The Fiscal Times vs Elizabeth Warren

August 16, 2010

What does The Fiscal Times, the online newspaper founded by Pete Peterson, have against Elizabeth Warren?

On Friday, it ran a peculiar piece by Eric Pianin:

Warren’s critics say that her aggressive advocacy and stinging rhetoric make her the wrong choice to head a new agency that will have to mediate between conflicting industry and consumer advocacy interests as it writes and enforces a raft of new regulations.

This just isn’t true: the CFPB does not have to mediate between industry and consumer interests. The whole point of the CFPB is that it exists only to serve consumers. The Food and Drug Administration doesn’t look to balance the needs of consumers with those of pharmaceutical companies; similarly, the CFPB will simply set standards which big banks will have to meet. There are lots of financial regulators charged with ensuring the health of the banking sector; the CFPB the only one charged with looking after consumers. So anybody like Pianin who thinks that the CFPB ought to be at least in part captured by the banks is fundamentally missing its raison d’etre.

Then, today, the Fiscal Times followed up with another piece, by John Berry, saying that she doesn’t have “the balanced judgment needed to direct the new Consumer Financial Protection Agency within the Federal Reserve”. (It’s Bureau, not Agency, but never mind.) Again, it’s not the CFPB’s job to be balanced: it’s the CFPB’s job to protect consumers. But that’s not the real weakness of the column, which zeroes in on one of the reports that Warren released as head of the Congressional Oversight Panel. Warren was critical of Treasury’s actions in the AIG bailout, and Berry says that just isn’t fair:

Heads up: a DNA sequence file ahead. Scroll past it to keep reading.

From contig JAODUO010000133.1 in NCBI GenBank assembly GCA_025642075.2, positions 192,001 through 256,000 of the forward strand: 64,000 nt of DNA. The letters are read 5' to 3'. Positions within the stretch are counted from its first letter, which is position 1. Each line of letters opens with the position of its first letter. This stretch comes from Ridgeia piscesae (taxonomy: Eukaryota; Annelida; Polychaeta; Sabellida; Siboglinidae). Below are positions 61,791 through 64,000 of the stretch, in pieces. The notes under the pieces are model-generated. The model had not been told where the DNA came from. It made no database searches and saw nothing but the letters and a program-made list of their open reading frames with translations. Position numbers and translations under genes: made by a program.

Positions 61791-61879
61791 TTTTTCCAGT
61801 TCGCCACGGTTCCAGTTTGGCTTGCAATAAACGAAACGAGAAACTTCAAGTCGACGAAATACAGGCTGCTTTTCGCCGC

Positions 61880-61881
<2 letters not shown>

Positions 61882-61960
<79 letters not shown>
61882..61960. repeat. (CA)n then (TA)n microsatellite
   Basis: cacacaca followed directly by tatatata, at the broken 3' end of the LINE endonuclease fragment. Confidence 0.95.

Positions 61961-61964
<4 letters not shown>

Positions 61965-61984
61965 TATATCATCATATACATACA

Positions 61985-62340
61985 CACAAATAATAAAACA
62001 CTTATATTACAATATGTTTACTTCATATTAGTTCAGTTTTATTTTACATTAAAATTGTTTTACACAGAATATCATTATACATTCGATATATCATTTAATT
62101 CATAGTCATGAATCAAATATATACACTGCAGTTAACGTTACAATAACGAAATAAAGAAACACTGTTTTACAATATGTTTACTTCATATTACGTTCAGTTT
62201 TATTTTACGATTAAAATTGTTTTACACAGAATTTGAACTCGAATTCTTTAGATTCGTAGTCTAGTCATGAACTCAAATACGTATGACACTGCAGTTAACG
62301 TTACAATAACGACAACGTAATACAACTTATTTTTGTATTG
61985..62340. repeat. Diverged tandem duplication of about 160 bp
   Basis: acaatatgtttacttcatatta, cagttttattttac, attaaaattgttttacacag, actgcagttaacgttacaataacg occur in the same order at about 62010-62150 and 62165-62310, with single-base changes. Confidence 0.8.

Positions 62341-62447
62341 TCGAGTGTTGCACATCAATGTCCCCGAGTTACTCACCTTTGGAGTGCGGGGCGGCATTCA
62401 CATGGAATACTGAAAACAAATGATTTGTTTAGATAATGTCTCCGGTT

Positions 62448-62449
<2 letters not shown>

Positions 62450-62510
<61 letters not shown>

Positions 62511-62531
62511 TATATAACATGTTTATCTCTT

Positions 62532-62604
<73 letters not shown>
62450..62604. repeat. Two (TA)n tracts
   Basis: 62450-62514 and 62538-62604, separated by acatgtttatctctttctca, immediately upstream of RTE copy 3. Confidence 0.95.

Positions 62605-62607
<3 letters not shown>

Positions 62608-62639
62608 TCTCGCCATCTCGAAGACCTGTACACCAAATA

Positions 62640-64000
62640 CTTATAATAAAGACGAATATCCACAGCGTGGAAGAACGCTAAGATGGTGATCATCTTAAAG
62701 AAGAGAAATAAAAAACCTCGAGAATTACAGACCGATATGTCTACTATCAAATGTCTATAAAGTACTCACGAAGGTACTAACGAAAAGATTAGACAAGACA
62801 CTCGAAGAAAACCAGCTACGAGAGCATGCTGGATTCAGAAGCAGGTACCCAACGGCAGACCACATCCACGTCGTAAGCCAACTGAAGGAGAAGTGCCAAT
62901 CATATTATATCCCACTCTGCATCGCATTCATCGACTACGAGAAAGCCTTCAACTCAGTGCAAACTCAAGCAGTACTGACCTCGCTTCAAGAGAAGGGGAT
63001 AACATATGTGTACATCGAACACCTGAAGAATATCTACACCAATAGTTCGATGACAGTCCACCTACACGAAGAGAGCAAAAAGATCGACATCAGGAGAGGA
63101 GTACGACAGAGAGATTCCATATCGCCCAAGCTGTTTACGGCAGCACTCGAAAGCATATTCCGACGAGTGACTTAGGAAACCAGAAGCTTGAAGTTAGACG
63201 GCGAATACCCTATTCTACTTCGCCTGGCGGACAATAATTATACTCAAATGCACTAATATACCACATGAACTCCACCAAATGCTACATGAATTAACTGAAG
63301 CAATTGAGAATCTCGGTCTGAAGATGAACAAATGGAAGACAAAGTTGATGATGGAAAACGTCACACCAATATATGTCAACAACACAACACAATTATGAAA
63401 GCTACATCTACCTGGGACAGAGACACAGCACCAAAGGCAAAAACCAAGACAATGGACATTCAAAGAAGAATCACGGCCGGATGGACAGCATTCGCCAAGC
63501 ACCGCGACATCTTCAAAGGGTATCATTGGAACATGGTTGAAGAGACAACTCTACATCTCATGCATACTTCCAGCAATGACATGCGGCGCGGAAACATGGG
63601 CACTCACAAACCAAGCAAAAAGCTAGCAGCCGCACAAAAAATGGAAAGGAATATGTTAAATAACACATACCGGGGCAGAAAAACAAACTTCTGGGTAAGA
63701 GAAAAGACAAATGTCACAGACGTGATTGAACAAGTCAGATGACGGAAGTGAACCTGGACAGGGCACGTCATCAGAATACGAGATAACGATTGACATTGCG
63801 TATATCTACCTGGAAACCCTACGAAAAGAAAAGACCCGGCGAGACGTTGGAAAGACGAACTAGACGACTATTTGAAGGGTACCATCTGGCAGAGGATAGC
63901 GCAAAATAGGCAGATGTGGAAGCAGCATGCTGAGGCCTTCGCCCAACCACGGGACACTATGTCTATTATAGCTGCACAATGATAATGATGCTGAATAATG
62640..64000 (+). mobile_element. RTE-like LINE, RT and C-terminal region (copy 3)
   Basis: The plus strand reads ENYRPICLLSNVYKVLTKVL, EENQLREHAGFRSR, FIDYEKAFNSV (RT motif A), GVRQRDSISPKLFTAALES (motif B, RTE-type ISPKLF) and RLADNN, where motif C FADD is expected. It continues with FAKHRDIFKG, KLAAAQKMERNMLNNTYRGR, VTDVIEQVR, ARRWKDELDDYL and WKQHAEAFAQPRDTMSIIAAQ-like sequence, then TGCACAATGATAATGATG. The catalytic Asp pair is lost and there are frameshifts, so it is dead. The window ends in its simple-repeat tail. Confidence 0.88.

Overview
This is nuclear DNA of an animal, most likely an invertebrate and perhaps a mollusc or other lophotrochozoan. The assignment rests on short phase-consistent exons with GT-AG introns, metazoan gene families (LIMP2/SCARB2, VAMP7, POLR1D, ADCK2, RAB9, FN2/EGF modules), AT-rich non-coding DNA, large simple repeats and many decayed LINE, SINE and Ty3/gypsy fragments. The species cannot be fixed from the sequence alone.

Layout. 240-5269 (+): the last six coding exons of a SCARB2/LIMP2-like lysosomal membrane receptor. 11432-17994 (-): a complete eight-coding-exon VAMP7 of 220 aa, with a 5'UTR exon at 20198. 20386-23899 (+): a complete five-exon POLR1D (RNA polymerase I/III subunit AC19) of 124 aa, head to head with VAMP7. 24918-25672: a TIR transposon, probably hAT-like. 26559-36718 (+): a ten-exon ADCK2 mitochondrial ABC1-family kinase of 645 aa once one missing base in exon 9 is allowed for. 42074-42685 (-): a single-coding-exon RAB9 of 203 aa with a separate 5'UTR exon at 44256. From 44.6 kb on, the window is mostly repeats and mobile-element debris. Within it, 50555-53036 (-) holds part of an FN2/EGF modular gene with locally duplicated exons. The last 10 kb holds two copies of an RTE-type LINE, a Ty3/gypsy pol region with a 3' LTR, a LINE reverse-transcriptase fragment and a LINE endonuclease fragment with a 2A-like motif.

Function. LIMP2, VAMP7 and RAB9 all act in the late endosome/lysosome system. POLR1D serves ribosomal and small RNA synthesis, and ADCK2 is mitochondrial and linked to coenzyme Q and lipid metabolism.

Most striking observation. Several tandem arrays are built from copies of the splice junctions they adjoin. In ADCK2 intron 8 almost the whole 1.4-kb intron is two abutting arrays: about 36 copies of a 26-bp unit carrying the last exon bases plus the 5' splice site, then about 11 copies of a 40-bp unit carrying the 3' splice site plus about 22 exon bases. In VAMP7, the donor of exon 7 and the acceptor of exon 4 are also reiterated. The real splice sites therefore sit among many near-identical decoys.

Warren and the panel simply ignored reality in asserting that the government “failed to exhaust all options” before risking taxpayer money in the rescue…

What might have been the cost to the financial system and the economy if the government had held off hoping for the best as rating agencies speedily lowered AIG’s credit rating — triggering new demands for payments under the credit default swap contracts — and some creditor had forced AIG into bankruptcy? A partial answer can be found on the New York Federal Reserve Bank’s website. The report speculates in detail whether the many AIG insurance subsidiaries might have been able to survive a bankruptcy by their parent. The conclusion was that nobody could be sure — and if worse came to worse perhaps the government could help pay policyholders claims!

“In the ordinary course of business, the costs of an AIG failure would have been borne by its shareholders and its creditors,” Warren said. “But the government instead shifted those costs in full to taxpayers. This meant we rescued highly sophisticated investors who voluntarily accepted grave risks.”